Due to a lack of money and difficulty in obtaining material, Modigliani was unable to pursue sculpture to the extent he would have liked, experts say. Tête was created from a single block of limestone known as pierre d’Euville, which was quarried in a small town in eastern France. The artist scavenged the material from construction sites around Paris, ferrying it back to the studio he shared with fellow artist Constantin Brancusi in a wheelbarrow. Brancusi reportedly helped out by giving Modigliani instructions for carving.

Vincent van Gogh, Still Life.

Vincent van Gogh’s Still Life, Vase with Daisies and Poppies (1890) sold for $62.7 million soaring above its $30 million–50 million estimate.
Courtesy of Sotheby’s.

Another of the most eagerly anticipated lots of the evening was Vincent van Gogh‘s late painting Still Life, Vase with Daisies and Poppies (1890), which sold for $61.7 million. It was a high number compared to its $30 million–50 million estimate, which some observers believed was lofty. Bidding opened at $23 million and numerous bidders chased it, including one who entered the competition at $42 million before it was hammered down for $55 million to a Sotheby’s specialist bidding for a client. Prior to the sale, Sotheby’s confidently called it “the most important still life by Van Gogh to appear at auction in more than two decades” and the evening proved them right.  See arnet News’ recent in-depth look at the Van Gogh auction market (see: “Do Riches Await In the Van Gogh Auction Market?”). The artist painted the work at the house of his friend Dr. Gachet in Auvers-sur-Oise, where he had settled upon his release from an asylum in St.-Rémy-de-Provence in May of 1890. The artist died in July of the same year.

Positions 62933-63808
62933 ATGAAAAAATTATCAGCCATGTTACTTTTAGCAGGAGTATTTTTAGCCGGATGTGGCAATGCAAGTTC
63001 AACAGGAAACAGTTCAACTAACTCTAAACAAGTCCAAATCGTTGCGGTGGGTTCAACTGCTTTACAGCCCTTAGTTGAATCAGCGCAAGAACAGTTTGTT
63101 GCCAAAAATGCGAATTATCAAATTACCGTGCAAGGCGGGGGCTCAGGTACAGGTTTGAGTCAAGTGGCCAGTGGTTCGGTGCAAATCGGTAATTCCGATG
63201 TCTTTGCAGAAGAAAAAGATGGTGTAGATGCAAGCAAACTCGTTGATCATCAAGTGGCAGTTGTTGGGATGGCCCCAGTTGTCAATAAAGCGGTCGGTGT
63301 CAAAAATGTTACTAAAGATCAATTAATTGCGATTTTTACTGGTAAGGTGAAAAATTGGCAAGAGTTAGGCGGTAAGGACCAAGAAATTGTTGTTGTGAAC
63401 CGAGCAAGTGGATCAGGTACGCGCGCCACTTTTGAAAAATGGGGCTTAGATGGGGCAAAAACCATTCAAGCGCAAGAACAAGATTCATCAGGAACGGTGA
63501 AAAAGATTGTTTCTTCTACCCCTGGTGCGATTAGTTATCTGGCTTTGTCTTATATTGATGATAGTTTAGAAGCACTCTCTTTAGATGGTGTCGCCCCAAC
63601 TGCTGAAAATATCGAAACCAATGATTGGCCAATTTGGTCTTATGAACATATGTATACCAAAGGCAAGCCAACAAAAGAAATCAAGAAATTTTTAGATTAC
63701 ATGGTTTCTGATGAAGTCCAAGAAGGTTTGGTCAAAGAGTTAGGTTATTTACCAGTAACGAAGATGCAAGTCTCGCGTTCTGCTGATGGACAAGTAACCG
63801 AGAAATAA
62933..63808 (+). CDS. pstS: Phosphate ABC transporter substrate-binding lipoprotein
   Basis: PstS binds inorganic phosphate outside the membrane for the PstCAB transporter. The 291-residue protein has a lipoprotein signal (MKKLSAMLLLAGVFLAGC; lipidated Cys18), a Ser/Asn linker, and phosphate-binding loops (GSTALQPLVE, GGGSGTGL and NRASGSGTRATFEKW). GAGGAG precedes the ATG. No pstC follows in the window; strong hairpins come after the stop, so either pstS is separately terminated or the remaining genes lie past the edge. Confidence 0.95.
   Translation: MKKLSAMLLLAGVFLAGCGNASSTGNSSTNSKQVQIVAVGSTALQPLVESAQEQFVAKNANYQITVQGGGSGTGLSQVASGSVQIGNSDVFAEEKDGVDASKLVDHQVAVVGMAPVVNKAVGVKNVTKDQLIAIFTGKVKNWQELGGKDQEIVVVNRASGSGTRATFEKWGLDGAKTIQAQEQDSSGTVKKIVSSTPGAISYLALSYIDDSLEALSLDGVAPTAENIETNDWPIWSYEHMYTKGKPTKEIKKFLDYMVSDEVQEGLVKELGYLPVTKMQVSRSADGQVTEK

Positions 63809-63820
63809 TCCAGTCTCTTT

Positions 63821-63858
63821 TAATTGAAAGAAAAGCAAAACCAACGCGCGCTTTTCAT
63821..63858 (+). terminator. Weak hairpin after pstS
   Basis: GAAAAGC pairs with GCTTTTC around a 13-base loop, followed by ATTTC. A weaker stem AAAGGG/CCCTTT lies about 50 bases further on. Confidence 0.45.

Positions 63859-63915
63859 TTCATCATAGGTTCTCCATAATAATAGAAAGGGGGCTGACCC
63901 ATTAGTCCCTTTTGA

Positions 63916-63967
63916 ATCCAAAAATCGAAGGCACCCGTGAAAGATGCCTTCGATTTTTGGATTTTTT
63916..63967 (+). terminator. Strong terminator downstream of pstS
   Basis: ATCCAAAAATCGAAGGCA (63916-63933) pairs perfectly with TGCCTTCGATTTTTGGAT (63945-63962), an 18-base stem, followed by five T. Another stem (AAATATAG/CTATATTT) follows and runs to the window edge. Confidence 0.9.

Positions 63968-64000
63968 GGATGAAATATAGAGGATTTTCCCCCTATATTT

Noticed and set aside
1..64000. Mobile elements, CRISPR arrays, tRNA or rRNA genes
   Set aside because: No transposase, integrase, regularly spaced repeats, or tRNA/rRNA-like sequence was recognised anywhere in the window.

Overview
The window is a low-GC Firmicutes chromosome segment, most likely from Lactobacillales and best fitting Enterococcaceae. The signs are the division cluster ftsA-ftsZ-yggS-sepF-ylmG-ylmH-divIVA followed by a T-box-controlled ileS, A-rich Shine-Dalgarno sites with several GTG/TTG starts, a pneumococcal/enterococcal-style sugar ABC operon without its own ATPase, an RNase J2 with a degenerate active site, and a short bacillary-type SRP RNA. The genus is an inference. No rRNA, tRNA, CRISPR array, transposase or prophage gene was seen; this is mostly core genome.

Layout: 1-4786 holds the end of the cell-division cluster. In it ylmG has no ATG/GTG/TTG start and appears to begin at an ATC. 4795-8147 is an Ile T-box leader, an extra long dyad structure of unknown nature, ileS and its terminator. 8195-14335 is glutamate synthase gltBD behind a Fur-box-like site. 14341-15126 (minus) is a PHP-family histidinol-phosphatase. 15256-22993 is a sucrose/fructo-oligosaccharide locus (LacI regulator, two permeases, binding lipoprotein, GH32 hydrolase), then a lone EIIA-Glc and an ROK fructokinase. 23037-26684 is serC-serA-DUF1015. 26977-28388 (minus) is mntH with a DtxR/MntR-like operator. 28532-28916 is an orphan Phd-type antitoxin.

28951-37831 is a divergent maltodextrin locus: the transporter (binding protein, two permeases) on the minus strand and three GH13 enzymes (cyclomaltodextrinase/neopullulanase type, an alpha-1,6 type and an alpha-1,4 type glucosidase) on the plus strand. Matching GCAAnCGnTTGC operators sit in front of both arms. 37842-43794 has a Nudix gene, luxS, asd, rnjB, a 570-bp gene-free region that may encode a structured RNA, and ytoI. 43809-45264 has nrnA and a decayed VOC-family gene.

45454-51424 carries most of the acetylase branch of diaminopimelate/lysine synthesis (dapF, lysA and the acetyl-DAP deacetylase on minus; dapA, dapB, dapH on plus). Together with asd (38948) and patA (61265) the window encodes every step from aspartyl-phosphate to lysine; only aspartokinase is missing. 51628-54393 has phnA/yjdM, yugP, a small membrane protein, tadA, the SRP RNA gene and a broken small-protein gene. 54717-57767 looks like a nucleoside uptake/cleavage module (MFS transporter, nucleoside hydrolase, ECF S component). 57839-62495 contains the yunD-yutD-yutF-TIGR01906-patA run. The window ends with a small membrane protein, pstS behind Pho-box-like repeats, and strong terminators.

Amedeo Modigliani's stone Tête (1911–12) comes to auction for the first time and is estimated to sell in excess of $45 million. Photo: Courtesy Sotheby's.

Amedeo Modigliani’s stone Tête (1911–12) sold for $70.7 million in its first-ever appearance at auction, against an estimate around $45 million.
Courtesy of Sotheby’s.

Claude Monet was well represented here, with three major works all consigned from the same private American collection and a collective presale estimate of around $60 million. They performed well, reeling in $61.9 million in total. These included Alice Hoschedé au jardin (1881), which sold for $33.8 million against an estimate of $25 million–35 million; Sous les Peupliers (1887), a scenic depiction of the French countryside, which sold for $20.3 million on an estimate of $12 million–18 million; and Église de Vernon, soleil (1894), a painting of the tranquil town of Vernon with its “resplendent reflection” in the Seine, which sold for $7.8 million on expectations of $7 million–9 million.

Better Luck Next Time for Kandinsky?
As usual, works making a return trip to the auction block provided something of a barometer for individual artists or artworks. To that end it was not exactly a great night for work by Wassily Kandinsky. For instance the second lot on offer tonight, Kandinsky’s Diagonale (1930), an oil on cardboard, sold for $1.5 million on an estimate of $1.2 million–1.8 million. The consignor who acquired it at Christie’s London in February 2007, paid $2 million or £1 million on an estimate of $1.7 million–2.4 million. But it was bought in when offered in 2012 at Christie’s London with an estimate of $1.9 million–2.5 million. And five lots later, another Kandinsky painting with a $600,000–800,000 estimate was opened at $350,000 and never got off the ground. Bidding stalled at around $440,000 and it failed to sell.

A painting by Pablo Picasso Verre et pichet (1944). that was estimated to sell for $2 million–3 million, sold for $2.85 million. Last offered for sale seven years ago, at Christie’s New York, it sold for $3 million, double the $1.5 million high estimate.

And a brushy Alfred Sisley landscape painting Le Loing à Moret (1883) that sold for $4.9 million on an estimate of $2 million–3 million, was last seen on the auction block at Christie’s New York in May 2005, where it brought in $1.6 million on an estimate of $800,000–1.2 million.